Some stores accept payment in cryptocurrency Pi but only partially and require buyers to pay mainly in cash.
“I saw a post selling a used iPhone 11 and thought I could buy it with a dozen Pi tokens,” Thanh Son of HCMC told VnExpress.
But it turned out he could only pay 10 percent with Pi and the remaining VND12.5 million ($35) had to be paid in cash.
“I can easily buy the same phone for VND12.5 million without spending a single Pi,” he said wistfully, adding it was a trick sellers used to entice Pi owners.
He later contacted some other sellers and got pretty much the same answer.
“Some places require a smaller proportion of cash but they undervalue Pi.”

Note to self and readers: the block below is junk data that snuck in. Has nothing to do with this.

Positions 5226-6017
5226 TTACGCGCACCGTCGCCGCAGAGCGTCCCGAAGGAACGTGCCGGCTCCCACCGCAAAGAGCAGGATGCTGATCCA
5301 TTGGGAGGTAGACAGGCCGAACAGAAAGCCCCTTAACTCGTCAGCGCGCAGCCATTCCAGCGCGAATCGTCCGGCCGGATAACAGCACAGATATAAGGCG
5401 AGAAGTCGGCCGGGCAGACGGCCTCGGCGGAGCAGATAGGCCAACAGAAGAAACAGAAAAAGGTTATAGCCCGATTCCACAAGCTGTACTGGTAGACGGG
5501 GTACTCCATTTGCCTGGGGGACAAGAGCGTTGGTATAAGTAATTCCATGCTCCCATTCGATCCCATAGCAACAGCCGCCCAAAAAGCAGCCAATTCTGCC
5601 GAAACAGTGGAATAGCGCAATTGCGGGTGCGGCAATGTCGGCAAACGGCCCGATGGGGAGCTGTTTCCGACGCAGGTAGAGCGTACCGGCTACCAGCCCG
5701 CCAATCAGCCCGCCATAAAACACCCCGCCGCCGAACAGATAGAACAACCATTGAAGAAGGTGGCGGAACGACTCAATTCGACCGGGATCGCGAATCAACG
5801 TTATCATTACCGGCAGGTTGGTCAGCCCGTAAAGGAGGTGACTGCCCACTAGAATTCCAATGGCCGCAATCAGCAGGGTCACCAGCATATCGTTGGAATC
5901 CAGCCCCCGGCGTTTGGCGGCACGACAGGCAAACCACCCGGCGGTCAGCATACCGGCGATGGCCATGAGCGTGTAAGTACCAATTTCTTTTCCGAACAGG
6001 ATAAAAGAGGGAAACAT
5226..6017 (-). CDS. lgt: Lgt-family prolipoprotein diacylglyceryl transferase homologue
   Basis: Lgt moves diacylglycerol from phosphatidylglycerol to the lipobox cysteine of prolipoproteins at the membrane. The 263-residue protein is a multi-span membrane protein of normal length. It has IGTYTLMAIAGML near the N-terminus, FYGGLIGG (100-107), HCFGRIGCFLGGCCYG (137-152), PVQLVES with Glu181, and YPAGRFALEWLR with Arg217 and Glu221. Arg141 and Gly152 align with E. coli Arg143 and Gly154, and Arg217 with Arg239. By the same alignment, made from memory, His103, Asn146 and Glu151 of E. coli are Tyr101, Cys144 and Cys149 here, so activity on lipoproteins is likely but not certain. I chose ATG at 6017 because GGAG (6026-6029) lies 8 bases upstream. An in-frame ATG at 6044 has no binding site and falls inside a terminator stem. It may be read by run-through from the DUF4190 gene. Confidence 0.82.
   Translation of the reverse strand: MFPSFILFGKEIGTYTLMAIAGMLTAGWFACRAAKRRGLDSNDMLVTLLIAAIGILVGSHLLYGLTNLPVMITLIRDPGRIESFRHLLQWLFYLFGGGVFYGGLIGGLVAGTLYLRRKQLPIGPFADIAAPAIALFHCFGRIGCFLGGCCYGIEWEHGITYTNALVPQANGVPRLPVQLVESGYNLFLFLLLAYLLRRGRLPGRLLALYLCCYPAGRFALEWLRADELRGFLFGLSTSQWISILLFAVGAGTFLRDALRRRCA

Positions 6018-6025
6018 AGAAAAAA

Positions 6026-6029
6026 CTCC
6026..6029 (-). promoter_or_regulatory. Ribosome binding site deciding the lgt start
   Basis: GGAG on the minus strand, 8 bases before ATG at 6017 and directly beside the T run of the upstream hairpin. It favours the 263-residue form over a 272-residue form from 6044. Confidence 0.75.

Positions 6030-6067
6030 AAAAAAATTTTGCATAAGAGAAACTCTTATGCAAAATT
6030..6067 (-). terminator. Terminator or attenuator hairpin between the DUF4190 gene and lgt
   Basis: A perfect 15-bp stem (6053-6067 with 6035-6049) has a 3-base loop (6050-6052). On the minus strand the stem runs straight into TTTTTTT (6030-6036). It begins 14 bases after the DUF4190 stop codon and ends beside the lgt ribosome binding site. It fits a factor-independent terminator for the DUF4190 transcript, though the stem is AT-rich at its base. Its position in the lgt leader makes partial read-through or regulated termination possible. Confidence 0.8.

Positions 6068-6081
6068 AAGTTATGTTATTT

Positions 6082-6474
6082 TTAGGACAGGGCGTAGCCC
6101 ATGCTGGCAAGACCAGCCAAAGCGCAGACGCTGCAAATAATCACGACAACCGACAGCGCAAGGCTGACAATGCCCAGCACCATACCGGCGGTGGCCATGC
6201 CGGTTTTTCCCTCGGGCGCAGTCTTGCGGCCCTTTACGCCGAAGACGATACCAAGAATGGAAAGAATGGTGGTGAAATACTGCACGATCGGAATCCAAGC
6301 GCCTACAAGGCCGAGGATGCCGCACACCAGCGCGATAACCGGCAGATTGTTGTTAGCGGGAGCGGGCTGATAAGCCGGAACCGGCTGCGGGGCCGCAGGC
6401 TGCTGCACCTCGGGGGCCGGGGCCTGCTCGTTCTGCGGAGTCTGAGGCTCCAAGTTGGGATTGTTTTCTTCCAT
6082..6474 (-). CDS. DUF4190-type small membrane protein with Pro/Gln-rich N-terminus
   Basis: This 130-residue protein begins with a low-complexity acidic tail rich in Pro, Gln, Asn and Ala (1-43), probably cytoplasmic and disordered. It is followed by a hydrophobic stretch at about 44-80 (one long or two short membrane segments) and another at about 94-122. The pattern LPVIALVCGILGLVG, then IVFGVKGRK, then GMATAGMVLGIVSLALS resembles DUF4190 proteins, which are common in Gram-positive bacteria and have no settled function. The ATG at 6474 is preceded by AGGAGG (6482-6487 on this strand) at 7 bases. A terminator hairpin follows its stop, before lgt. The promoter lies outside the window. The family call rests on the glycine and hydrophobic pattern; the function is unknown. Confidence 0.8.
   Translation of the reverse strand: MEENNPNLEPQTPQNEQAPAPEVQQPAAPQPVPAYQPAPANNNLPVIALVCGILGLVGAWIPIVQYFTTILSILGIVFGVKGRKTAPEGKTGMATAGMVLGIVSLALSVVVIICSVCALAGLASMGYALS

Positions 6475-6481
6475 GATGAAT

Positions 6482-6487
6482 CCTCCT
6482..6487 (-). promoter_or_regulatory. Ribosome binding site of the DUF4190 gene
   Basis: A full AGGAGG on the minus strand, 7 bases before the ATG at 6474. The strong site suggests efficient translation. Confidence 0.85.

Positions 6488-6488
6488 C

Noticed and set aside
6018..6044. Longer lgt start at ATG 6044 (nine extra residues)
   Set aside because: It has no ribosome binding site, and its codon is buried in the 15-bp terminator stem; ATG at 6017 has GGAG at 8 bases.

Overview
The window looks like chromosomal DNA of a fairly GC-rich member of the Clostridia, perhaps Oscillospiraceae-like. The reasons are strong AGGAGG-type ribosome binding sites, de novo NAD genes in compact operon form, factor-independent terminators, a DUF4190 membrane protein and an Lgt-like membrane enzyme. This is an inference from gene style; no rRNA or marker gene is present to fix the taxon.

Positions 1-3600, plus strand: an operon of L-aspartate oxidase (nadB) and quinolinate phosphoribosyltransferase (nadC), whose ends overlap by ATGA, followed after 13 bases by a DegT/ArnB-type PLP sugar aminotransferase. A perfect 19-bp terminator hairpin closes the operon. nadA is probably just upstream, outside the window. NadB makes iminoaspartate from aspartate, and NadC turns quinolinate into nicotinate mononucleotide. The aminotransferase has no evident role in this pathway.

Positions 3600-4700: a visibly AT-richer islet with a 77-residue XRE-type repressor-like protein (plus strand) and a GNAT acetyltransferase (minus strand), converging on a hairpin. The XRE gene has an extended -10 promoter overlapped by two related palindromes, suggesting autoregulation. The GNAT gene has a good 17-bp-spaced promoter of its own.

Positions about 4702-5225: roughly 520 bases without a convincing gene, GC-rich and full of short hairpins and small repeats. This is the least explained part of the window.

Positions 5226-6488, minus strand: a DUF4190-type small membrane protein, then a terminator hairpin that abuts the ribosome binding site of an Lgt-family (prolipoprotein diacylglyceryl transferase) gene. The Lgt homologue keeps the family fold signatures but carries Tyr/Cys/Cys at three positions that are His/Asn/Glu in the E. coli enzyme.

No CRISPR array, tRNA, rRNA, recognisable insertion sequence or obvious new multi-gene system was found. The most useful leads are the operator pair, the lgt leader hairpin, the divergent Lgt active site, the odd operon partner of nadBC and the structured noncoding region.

Some investors had begun to claim they bought food and equipment using Pi on social media since July 13 when the cryptocurrency’s developers allowed it to be traded.
Cryptocurrencies are not legal tender in Vietnam, and issuing, trading or using one for payment attract fines of up to VND100 million.
Sellers try to avoid legal risks by calling deals using Pi “exchanges” rather than “transactions.”
A person who asked not to be identified told VnExpress they had put down a VND10 million deposit for a car after the dealer made an offer “exclusively for the Pi owner community.”
But the seller actually does not accept payment using Pi.
He reportedly told the person: “Once Pi enters the open mainnet phase, you guys, Pi owners, can offer it for legal tender. Then you bring the legal tender to us and take your car.”
The dealer claimed over 100 people had deposited. It is far from clear when, and if ever, the crypto will become legal tender.
There is a chance the people would lose their deposits, an expert warned.
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